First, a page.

Wednesday, July 25, 2007

Mary, Queen?

Queen of Israel

Recently, a friend asked a very interesting question. Why do Catholics (and Orthodox) refer to Mary as a queen? The answer is that, even on Protestant terms of Sola Scriptura, she is one.

In the Kingdom of Israel, there was always one queen, but the kings often had more than one wife. How did this work? For the simple reason that in Israel, the queen wasn't the king's wife, but the king's mother. This can be seen in the relationship between Solomon and Bathsheba, for instance.

So, if the queen of Israel is always the mother of the king, what happens when Jesus is the Heir of David, and King of Israel? By the laws and customs of Israel, Jesus's mother is the queen of Israel, even if she wasn't a descendant of David herself.

Lest it be thought that this threatens the royal prerogatives of Christ, it is worth noting that the queens of Israel had no power in their own right, but only by virtue of their relationship to the son. If the king were to for some reason become displeased with the queen, she had no legal or customary authority by which she could resist him, and as soon as the king died and the kingship passed to another, she was no longer the queen.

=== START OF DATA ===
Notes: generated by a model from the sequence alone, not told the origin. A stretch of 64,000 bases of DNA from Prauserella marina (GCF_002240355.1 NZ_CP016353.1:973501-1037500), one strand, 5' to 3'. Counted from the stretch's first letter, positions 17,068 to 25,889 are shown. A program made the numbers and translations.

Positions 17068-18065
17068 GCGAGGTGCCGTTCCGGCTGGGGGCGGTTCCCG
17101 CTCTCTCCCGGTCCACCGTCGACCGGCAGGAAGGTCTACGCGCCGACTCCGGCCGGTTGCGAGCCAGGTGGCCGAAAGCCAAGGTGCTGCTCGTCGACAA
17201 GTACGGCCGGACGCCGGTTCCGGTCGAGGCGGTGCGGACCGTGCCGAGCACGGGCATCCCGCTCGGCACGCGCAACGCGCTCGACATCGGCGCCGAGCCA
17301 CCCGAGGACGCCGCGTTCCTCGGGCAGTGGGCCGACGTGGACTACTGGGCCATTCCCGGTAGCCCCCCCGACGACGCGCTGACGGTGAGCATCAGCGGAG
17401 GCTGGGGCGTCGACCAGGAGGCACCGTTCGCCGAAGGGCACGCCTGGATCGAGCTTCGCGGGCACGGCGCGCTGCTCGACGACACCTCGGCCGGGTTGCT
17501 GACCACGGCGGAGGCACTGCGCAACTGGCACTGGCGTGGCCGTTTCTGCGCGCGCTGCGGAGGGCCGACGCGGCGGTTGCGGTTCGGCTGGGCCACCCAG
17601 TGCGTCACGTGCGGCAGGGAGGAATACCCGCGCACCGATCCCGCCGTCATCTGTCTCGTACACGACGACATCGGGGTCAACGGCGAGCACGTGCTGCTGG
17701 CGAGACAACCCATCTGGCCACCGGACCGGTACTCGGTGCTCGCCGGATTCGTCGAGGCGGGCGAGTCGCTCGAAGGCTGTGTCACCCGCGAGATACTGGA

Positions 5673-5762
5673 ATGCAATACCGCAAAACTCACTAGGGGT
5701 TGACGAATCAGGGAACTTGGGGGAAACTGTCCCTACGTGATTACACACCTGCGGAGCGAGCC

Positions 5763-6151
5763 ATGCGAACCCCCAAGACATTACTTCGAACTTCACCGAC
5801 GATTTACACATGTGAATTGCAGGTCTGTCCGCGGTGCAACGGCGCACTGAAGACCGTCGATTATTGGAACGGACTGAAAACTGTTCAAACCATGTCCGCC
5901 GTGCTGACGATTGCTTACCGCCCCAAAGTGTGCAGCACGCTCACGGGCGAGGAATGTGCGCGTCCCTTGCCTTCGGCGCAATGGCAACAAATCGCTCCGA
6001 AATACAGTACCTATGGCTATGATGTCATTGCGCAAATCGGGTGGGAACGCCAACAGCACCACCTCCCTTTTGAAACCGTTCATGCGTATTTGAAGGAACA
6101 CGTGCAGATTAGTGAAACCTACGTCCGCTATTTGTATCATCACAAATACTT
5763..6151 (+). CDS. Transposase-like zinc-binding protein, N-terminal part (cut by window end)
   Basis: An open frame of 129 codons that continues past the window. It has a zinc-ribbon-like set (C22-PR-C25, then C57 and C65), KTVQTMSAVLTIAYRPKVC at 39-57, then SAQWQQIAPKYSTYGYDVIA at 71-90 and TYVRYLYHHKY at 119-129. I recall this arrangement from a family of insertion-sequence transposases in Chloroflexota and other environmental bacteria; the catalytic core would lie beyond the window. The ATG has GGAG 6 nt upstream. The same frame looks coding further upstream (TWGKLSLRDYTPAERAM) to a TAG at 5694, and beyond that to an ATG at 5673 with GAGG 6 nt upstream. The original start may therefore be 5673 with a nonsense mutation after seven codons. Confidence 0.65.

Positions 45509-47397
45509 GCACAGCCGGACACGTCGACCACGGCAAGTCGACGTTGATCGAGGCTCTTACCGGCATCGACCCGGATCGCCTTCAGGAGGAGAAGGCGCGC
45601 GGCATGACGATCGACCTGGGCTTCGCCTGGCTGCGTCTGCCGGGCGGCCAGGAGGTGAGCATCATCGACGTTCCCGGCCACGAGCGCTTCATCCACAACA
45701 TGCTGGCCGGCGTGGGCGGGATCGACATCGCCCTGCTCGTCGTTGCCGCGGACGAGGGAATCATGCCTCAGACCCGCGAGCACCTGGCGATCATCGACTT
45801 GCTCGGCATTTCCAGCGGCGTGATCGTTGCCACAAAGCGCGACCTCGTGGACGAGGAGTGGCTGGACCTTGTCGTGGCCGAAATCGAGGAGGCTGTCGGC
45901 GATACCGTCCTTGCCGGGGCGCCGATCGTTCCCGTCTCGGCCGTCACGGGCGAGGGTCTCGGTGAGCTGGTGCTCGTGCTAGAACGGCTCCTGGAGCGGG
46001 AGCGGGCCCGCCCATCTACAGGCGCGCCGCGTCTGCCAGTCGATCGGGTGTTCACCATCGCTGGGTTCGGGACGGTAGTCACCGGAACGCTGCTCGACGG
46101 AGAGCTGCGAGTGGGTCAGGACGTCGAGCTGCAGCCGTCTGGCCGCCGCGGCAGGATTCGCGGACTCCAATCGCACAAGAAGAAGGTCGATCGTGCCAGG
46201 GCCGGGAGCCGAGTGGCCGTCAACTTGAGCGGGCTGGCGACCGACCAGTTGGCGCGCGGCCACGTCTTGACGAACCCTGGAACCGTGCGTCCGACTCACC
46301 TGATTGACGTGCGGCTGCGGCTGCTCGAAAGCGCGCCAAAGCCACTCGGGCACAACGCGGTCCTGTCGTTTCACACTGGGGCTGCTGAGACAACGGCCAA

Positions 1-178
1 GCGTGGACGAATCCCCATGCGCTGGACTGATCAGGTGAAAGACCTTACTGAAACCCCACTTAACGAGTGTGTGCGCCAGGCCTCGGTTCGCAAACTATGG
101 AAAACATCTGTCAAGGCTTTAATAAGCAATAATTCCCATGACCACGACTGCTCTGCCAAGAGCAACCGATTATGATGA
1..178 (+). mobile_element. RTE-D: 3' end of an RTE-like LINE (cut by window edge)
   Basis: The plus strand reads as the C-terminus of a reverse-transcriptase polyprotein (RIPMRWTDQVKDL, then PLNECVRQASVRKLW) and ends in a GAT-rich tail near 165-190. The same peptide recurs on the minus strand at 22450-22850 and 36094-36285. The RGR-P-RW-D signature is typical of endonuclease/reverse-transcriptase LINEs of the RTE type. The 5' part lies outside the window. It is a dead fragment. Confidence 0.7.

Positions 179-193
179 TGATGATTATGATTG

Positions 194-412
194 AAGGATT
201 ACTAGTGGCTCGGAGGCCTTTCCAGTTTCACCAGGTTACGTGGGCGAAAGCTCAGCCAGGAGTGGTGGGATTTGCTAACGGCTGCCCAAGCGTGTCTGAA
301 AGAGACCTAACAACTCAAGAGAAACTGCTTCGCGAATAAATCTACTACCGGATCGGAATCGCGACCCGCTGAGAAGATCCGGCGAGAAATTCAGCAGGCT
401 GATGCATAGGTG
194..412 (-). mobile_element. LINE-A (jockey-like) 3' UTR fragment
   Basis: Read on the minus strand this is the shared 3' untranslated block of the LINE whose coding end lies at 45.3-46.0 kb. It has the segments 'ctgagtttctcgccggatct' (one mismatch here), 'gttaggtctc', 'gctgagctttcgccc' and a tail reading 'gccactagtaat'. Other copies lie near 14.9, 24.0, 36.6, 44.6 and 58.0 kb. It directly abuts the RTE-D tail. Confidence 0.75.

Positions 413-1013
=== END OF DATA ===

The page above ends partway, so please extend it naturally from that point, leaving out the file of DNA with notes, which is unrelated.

Queen of Heaven

All right, you might say, but surely Mary's title as Queen of Heaven is going too far?

If you read Revelation 12, you'll find a mysterious figure: a woman clothed with the sun, standing on the moon, with a crown of 12 stars on her head. The 12 stars indicate the 12 tribes of Israel, or the 12 apostles. What is significant is that a little bit later, we discover that this woman is pursued by a dragon and she gives birth to a son who will "rule the nations." This son is obviously Christ. So Christ's mother is shown in a symbolic way to be a queen, and more specifically, a queen of heaven.

How can this be?

Well, consider how the book of Revelation ends. It ends with the descent of the new Jerusalem, which is obviously meant to symbolize in some way the descent of Heaven to Earth. And Mary, as we saw earlier, is the mother of the King of the New Jerusalem. So it is in that sense that Mary is queen of heaven: not in her own right, but by the grace of her son. She is the icon and greatest example of what we all shall be, kings and queens reigning with Christ our King.

Other Resources

The Catechism on Mary

The Compendium of the Catechism

Evangelical Catholicism's Series on Mary

Hail, Holy Queen by Scott Hahn

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